Access to Areas for Algae Cultivation in Norway
Arild Gjertsen
Ingrid Agathe Bay-Larsen
Hilde Bjørkhaug
Bjørn Vidar Vangelsten
Local communities
Academic article
Marine Policy
Year published:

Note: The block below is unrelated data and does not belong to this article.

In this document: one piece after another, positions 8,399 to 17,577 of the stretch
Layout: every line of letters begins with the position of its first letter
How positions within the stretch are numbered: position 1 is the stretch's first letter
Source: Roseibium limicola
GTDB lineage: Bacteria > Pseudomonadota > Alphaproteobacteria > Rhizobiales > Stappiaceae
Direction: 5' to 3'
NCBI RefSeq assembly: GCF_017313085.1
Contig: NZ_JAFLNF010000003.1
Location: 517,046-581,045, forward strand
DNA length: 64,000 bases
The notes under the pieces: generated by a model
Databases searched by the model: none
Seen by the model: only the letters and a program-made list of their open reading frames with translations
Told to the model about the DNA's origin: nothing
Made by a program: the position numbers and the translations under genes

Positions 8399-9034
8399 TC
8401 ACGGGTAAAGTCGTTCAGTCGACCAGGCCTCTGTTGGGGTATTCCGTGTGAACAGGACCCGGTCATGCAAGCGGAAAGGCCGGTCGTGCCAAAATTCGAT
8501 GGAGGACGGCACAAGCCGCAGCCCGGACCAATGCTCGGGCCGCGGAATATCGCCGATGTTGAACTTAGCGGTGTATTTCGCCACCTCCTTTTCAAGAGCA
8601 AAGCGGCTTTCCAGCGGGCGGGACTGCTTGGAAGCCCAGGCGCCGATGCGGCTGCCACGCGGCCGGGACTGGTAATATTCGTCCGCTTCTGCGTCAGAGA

Marine macro algae may play a significant role in the transformation to the future post fossil fuel and low carbon society. Previous research shows that high expectations for future and large-scale algae cultivation in European waters are often followed by identification of a wide range of challenges linked to the same development. This paper specifically investigates the locational challenges for algae cultivation in spatial planning at the local level along the Norwegian coast. Based on statistics from Norwegian Fisheries Directorate and a survey to Norwegian spatial managers, we explore in detail the challenges for communities, when prioritizing and allocating areas for industrial production of algae. The data suggest some areas for concern that a future upscaling effort would likely need to address. First, the possible encroachment on already established aquaculture should not be underestimated. Uncertainty related to the suitability of areas for algae production combined with a generally more area demanding activity contributes to this. Second, this uncertainty also points to a general knowledge gap on the part of local planners. Finally, the data also suggest other areas for concern that a future upscaling effort would likely need to address, namely that an upscaling of algae production needs to be sensitive to local contexts. The data suggest that a lack of expertise on aquaculture is linked to both lower industry satisfaction, higher levels of conflict, less experience with aquaculture in general, and smaller municipalities.